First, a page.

Entity Subtype

  • A subtype consistent with sharing the Gospel.
  • The first object in the constitution is evangelism, pure and direct:
    • Facilitate the spreading of the Christian Gospel to Indigenous Australians through outreach, discipling and counselling.


Legal Name

  • AIM is a NSW incorporated association (No. INC9882776).

Other Name(s)

  • The trading name Australian Indigenous Ministries should be here; however, in the absence of a business name, AIM cannot trade under anything less than its full name.

Charity Address for Service

  • I have no reason to believe that this doesn’t work.

Charity ABN

  • No tax deduction is claimable for a donation to AIM.

Charity Street Address

  • This differs from the one that comes up on the right hand side in a Google search: 366 Hawkesbury Rd, Winmalee NSW 2777
  • Postal address, from the website: PO Box 126 TAREE NSW 2430.



  • From the Google search (and the website): 02 4754 3833



  • AIS 2014
    • This is AIM’s compulsory Annual Information Statement 2014 (AIS 2014).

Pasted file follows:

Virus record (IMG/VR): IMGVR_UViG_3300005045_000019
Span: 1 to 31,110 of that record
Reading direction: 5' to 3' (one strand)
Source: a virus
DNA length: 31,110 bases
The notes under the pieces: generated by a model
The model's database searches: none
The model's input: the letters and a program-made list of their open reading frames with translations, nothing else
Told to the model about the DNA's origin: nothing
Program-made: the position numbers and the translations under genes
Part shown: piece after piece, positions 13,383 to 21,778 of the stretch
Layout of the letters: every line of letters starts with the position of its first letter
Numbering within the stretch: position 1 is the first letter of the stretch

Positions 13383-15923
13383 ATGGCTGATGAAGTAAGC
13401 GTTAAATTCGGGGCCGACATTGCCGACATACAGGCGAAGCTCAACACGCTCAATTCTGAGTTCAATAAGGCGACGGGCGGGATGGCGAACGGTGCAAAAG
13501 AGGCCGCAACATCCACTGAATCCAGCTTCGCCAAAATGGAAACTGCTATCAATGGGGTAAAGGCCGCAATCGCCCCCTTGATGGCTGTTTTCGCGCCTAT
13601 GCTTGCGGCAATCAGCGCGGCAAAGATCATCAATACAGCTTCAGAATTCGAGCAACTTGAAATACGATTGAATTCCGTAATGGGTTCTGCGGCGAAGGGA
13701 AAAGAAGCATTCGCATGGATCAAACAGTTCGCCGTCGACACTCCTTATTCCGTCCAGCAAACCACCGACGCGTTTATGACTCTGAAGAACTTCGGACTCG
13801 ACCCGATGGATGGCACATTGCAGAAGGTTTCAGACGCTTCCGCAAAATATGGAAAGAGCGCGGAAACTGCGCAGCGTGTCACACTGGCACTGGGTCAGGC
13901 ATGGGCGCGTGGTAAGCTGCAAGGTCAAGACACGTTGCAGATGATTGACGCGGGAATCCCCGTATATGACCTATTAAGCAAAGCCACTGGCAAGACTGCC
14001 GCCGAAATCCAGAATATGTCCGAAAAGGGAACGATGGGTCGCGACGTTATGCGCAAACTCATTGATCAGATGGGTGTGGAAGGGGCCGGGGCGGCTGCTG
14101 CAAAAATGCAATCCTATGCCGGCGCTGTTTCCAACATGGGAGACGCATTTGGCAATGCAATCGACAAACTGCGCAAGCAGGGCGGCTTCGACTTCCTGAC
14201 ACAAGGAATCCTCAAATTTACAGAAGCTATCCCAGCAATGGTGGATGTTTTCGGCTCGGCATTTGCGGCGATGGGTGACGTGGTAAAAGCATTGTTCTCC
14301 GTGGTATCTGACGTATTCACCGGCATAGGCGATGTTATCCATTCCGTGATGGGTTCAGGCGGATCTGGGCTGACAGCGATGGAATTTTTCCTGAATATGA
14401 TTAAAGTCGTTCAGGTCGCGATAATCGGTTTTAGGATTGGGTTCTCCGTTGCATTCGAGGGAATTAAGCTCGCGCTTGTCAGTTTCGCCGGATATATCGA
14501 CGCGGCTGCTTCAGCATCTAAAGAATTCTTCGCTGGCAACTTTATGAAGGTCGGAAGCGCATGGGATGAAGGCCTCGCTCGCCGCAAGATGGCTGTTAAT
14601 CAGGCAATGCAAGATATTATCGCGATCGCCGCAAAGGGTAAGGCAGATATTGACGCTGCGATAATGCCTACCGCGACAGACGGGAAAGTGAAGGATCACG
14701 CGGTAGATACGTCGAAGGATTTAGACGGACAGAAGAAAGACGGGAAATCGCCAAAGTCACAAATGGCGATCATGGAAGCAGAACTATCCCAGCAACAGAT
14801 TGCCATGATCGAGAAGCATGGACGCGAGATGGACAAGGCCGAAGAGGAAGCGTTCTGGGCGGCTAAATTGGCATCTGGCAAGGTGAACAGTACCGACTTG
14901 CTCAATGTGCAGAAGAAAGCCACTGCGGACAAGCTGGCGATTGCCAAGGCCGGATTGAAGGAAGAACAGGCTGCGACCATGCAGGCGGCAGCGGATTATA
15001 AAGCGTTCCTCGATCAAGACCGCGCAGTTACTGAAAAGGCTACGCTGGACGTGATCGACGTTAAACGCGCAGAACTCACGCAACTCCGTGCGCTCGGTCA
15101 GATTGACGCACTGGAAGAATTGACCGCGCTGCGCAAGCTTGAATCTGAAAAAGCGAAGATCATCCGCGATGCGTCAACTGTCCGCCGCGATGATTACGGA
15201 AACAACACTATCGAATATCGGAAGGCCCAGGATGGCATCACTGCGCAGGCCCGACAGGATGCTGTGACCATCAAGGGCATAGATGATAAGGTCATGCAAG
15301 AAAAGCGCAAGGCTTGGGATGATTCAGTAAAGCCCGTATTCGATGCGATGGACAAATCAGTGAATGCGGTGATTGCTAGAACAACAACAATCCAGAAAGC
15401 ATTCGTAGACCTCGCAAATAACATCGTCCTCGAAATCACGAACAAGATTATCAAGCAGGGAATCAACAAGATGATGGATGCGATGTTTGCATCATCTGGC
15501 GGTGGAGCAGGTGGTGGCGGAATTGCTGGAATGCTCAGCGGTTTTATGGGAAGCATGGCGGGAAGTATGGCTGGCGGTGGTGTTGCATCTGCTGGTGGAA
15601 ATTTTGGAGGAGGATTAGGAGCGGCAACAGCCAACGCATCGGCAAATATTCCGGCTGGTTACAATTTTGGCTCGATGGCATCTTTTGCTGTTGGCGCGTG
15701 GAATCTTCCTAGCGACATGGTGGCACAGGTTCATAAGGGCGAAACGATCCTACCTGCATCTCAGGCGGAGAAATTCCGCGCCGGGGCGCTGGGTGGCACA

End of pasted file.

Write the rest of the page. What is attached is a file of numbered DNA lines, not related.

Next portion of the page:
• It was lodged five months after year end.
    • It gives basic financial information. And because the Financial Report file on the Register is corrupted and won’t open, that’s all you’ve got at the moment.
      • ‘Employee expenses’ zero?
      • The bulk of the $4.56 m assets are most likely still the properties discussed at the Royal Commission that the AIM boss said that he either couldn’t (held in trust) or wouldn’t (did want to go out of business) sell in order to compensate child abuse victims.
  • Financial Report 2014
    • Although it says ‘Not required’, this is no doubt due to AIM’s declaration of its size as Small (see Size of Charity, below).
    • Unfortunately the report does not open. I told AIM this and asked them for a copy. However, they did not reply. I was therefore unable to review their latest report.